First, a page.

I have two thoughts about awkward-embracers. I mean I came across a lot of them and kind of made myself do some awkwardness-embracing for the book too. But the one that comes to mind is there’s this guy, Stefan Hofmann, he’s a therapist in Boston and he runs the social anxiety clinic and people who have social anxiety feel awkwardness to the extreme, they’re very self-conscious and it really prevents them from living and from a lot of opportunities and a lot of happiness. And so his whole therapy is designed around making people experience awkwardness, like having people dream up: 'What would be the most embarrassing thing I can think of to do?' and then he’s like, “Great, okay—now go do that.”

And so he’s had people do things like go into a bookstore and ask a clerk, “Excuse me, I’m looking for books about farting.” Or he’s had people go up to tables at a restaurant—like at a nice restaurant—and say, “Excuse me, I am working on my maid of honor speech. May I practice it for you?” Just these horrible, horrible things.

And the point is to kind of put them through their worst social nightmares and then have them come out the other side and be like “Oh, I survived. People looked at me weird but I survived.” And a lot of times it wasn’t as bad as they thought it was. I think because his whole thing is framing this with humor too—he really wants people to take themselves less seriously, which is, again, just a lesson I’m constantly having to learn, not to take myself so seriously.

And then the other monthly ritual in putting yourself in an awkward situation is this thing I came across called Mortified, which is this stage show. It’s all across the country, all across the world, where people get up onstage and read from their teenage journals. When I first came across this, I was like, “Why?! Why would anyone do that?!” And then I did it. A lot of things in the book I almost did just as a stunt like, oh I’ll do this now and it will be funny. And almost every time I was surprised by how much I got out of it.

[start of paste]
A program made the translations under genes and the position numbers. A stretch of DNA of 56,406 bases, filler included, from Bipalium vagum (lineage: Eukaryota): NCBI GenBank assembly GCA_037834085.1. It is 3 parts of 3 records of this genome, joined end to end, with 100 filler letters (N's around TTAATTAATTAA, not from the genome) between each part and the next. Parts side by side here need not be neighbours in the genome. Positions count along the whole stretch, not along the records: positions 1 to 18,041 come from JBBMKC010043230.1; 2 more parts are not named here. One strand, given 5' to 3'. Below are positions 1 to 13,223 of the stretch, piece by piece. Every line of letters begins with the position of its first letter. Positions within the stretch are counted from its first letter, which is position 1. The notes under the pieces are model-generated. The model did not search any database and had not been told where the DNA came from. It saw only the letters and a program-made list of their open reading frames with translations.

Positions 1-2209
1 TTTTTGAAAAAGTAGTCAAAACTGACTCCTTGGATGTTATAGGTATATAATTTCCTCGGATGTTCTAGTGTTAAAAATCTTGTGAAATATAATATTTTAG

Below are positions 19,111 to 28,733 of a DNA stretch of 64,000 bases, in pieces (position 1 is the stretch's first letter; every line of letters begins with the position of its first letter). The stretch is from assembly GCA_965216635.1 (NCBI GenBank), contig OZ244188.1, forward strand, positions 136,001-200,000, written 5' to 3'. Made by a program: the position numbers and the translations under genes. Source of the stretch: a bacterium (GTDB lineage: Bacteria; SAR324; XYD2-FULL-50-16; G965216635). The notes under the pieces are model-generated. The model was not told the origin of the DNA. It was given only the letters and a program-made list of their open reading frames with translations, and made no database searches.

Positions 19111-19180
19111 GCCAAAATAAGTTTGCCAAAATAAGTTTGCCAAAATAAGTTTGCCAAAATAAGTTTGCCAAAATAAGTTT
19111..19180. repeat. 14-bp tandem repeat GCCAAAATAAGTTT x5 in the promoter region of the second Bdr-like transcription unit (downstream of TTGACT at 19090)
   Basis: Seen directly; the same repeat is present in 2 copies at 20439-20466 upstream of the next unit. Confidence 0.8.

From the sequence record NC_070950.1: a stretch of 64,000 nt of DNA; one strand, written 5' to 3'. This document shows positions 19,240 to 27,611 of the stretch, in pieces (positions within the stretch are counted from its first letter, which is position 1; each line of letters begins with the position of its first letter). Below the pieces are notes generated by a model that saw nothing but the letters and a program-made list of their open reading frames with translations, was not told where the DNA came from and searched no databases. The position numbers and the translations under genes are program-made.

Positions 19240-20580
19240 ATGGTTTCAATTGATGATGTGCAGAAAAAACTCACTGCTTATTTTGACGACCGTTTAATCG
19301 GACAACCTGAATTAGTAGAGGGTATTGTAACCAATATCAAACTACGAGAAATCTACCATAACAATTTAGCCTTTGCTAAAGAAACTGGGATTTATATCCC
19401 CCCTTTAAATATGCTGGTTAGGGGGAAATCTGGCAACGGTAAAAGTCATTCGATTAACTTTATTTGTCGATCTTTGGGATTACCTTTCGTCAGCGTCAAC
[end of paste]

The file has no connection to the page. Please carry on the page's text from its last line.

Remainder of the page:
Like getting up onstage and reading from my middle school journal, it’s—in a weird way you would think that getting up there and reading some of the most embarrassing things you’ve ever thought would end up making you feel really alone and really isolated and really stupid, but it ended up making me feel really weirdly connected to everyone else who has been in the show and everybody in the audience. It’s a comedy show, and so it’s done out of compassion, but it’s also really funny. And when you get to a line where you read something that you wrote as a really angsty 12 year old and it makes everyone laugh it feels really good, because a lot of times people laugh because they recognize themselves in you. And so if they’re recognizing themselves in you then you’re not alone—your embarrassing things, they don’t have to isolate you. I ended up getting, out of this whole awkwardness deep study, this common humanity vibe I was not expecting.